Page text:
Competent vs. competitive. I like the idea of starting a culture of excellence and collaboration in school. Help us see them through in the industry. We’ll all have to play our part 🙂

      1. Thank you Ma’m,
        Wow! seeing a lot of awesome things going on at Beato. These indeed encourages students to collaborate more & exchange ideas.
        It also makes vacant hours & subject time gaps more productive & constructive. These spaces also trains them into the art of speaking. A lot of times in the past, students only crams to learn how to speak & present their work (and themselves) just a few hours before the thesis delibs; now even regular Design plates may be deliberated among themselves. These “huddle” spaces would prepare them ahead into building their confidence in front of others which is actually a key skill in the industry. Though not exactly the ideal, it’s another example of an interior design solution & sensibility, providing improvements & enhancements on the seemingly “non-essentials”. It probably won’t hurt much as well to design (or write about) napping capsules for the “college that never sleeps”. ^,^ awesome planning class session btw, seeing lots of interactions..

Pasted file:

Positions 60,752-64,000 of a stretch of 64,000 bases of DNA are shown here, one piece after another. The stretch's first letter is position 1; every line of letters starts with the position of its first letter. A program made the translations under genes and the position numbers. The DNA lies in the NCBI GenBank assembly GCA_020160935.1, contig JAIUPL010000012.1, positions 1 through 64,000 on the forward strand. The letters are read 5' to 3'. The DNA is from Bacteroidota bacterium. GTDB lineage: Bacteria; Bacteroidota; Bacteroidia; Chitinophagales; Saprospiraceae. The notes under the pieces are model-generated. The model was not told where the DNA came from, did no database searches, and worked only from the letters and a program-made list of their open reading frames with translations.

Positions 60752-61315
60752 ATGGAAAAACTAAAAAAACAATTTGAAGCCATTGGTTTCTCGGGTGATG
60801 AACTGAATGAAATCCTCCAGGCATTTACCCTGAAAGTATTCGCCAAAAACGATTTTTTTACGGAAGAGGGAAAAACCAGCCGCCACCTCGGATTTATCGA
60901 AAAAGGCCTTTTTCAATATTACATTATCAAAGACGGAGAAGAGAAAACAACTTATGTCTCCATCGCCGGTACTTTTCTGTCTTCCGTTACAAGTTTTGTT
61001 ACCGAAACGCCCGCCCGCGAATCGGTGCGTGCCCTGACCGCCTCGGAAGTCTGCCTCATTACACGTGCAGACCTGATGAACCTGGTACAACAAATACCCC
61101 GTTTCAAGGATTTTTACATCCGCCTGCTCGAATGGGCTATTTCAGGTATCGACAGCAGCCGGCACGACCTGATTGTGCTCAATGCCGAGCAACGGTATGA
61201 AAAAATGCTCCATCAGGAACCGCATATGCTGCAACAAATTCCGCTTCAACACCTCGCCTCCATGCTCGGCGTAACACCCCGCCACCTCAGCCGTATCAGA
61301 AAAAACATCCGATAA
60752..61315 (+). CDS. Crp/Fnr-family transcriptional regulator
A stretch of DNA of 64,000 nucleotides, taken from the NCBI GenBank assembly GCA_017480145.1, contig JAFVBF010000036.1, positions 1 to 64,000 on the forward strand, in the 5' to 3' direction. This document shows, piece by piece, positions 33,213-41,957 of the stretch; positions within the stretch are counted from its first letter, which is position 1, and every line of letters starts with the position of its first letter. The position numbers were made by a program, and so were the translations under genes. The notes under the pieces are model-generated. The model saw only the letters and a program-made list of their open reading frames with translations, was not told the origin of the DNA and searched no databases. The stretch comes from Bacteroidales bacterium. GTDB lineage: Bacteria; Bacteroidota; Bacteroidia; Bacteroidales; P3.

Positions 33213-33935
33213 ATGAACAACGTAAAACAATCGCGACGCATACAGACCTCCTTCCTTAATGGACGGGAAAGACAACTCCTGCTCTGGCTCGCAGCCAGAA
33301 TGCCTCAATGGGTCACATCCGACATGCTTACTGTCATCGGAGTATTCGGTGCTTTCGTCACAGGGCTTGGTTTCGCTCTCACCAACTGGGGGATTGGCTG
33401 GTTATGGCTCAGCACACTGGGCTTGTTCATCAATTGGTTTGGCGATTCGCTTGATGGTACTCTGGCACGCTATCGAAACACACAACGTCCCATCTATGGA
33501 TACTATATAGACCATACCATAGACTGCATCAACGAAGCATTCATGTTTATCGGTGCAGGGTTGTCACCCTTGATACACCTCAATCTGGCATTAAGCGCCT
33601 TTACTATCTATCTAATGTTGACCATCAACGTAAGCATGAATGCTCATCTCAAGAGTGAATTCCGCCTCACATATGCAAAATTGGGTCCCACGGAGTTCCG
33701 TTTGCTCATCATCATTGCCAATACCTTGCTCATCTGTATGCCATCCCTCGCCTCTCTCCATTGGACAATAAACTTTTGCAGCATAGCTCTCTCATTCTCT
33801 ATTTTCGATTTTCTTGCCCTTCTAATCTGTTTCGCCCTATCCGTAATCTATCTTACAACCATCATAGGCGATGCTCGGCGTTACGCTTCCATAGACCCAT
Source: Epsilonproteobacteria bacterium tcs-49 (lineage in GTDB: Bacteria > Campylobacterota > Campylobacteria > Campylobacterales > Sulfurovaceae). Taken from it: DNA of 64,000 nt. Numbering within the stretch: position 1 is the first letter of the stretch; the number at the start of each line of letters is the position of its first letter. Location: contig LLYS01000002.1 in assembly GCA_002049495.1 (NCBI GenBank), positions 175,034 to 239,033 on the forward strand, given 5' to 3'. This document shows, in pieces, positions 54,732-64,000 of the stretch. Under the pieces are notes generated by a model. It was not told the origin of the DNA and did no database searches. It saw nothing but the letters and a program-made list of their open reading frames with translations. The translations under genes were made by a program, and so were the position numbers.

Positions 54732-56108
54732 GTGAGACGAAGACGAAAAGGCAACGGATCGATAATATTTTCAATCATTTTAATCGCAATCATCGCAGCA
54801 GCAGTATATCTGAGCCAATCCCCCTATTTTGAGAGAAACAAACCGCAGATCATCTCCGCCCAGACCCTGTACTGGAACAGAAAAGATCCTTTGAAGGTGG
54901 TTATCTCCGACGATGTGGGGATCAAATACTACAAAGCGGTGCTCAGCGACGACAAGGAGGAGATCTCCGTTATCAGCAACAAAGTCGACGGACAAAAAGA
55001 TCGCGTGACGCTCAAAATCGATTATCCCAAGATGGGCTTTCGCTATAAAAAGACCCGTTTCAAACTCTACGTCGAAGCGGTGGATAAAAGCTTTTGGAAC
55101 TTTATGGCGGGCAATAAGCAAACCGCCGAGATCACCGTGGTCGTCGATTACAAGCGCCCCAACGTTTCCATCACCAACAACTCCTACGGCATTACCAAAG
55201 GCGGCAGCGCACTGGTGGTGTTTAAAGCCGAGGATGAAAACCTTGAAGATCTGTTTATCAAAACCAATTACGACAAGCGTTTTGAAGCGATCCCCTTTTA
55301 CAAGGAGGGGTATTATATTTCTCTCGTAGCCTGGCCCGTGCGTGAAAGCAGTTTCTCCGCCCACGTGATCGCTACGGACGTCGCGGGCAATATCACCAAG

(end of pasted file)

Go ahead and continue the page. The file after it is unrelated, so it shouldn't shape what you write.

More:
2. I’m happy to report that our students are getting better at presenting both themselves and their work. Ang gagaling nila, honestly.

        This early, I try and tell them to manage themselves very well. Being able to “not sleep” is an indicator that they are not balancing their time and effort very well. I do not believe in glamorizing exhaustion; so I try and see how we could adjust some things for plates not to be too demanding (and yet still pose an interesting challenge for them to learn from).

  5. That’s great Ma’m. I agree. I love your holistic approach to teaching. It’s good to hear that early on, you are teaching the students that apart from working “hard”, working “smart” is the way to go. Just sad to say that as much as nobody wants to talk about it, substance use and/or smoking has been part of college life of some students doing all-nighters. (I don’t know nowadays) This is partly due to the thought that they tend to feel more creative or work faster when they have something else in their system. My uncle who is an alumnus as well, used to tell me how they filled whole walls with empty cigarette boxes they consumed while doing their thesis. If not any other substance, we ourselves turn to caffeine, which later on becomes an addiction or dependence as well. Great to know of your emphasis on managing themselves (and ourselves) well. Time to break that mantra of the college that never sleeps for the well-being of everyone. I want to see you as the future dean Ma’m.🐼